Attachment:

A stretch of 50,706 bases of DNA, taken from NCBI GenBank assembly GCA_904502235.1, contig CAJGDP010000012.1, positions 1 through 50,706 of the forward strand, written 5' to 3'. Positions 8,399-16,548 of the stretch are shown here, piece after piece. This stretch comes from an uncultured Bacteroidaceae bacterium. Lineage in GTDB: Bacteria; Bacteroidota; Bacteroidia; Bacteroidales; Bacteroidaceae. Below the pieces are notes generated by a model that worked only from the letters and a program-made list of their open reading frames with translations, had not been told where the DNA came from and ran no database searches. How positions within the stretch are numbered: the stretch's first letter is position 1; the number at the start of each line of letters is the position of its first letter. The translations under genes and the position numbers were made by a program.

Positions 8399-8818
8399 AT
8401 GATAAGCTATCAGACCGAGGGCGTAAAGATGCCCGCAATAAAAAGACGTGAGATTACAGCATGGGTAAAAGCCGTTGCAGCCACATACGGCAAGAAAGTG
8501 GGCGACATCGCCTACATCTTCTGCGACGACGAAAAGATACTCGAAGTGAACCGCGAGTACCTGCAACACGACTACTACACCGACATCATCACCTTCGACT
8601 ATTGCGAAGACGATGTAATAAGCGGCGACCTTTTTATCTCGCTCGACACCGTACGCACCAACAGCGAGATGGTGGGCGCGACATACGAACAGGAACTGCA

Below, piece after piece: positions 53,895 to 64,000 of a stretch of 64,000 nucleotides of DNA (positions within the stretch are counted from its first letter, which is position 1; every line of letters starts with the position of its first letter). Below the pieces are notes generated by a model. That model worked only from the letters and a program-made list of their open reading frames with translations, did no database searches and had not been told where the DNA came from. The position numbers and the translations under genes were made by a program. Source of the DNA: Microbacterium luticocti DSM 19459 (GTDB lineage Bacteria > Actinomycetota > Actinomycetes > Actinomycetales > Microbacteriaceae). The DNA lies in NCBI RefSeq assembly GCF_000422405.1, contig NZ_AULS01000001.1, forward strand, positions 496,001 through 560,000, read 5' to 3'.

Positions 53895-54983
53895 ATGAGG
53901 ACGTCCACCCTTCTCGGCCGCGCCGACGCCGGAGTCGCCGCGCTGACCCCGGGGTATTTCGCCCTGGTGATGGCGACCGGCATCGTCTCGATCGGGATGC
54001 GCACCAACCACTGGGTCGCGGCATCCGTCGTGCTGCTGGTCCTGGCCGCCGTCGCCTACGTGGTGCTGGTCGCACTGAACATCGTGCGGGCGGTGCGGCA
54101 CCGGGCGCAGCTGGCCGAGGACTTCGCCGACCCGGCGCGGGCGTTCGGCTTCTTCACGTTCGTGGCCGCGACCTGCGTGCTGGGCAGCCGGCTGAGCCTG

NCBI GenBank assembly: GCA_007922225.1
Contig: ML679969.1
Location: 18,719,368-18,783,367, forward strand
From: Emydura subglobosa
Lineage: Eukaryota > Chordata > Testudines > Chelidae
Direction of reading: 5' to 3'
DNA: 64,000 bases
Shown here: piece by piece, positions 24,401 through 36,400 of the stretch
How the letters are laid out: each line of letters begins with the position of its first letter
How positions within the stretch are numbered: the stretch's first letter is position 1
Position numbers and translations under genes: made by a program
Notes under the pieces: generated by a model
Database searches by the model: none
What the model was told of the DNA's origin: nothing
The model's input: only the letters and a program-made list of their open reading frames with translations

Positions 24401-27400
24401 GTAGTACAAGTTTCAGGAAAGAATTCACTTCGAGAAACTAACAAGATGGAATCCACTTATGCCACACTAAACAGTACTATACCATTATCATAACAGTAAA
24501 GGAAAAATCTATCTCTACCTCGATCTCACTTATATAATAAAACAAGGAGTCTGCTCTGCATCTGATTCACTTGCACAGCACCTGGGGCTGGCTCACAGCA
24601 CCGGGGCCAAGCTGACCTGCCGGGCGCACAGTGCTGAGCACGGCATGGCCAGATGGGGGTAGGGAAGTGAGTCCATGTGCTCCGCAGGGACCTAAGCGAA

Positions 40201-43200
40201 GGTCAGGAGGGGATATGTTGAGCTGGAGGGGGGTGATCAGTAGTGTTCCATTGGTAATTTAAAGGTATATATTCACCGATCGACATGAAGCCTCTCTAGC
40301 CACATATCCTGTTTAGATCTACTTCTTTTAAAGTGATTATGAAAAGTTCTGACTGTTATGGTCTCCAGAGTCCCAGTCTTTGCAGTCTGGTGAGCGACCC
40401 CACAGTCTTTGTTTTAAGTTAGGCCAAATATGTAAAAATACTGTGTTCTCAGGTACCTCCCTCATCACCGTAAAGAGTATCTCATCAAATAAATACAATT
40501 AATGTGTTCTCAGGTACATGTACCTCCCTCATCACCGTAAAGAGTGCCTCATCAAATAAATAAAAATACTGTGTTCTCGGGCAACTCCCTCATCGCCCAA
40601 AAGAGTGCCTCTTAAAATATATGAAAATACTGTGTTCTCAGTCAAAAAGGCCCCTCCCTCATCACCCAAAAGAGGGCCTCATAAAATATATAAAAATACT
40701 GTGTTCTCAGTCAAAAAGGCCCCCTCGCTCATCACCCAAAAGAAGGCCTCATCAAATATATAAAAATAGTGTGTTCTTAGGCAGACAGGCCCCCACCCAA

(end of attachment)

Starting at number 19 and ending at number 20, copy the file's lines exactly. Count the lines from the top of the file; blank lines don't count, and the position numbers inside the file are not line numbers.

DNA: 64,000 bases
Shown here: piece by piece, positions 24,401 through 36,400 of the stretch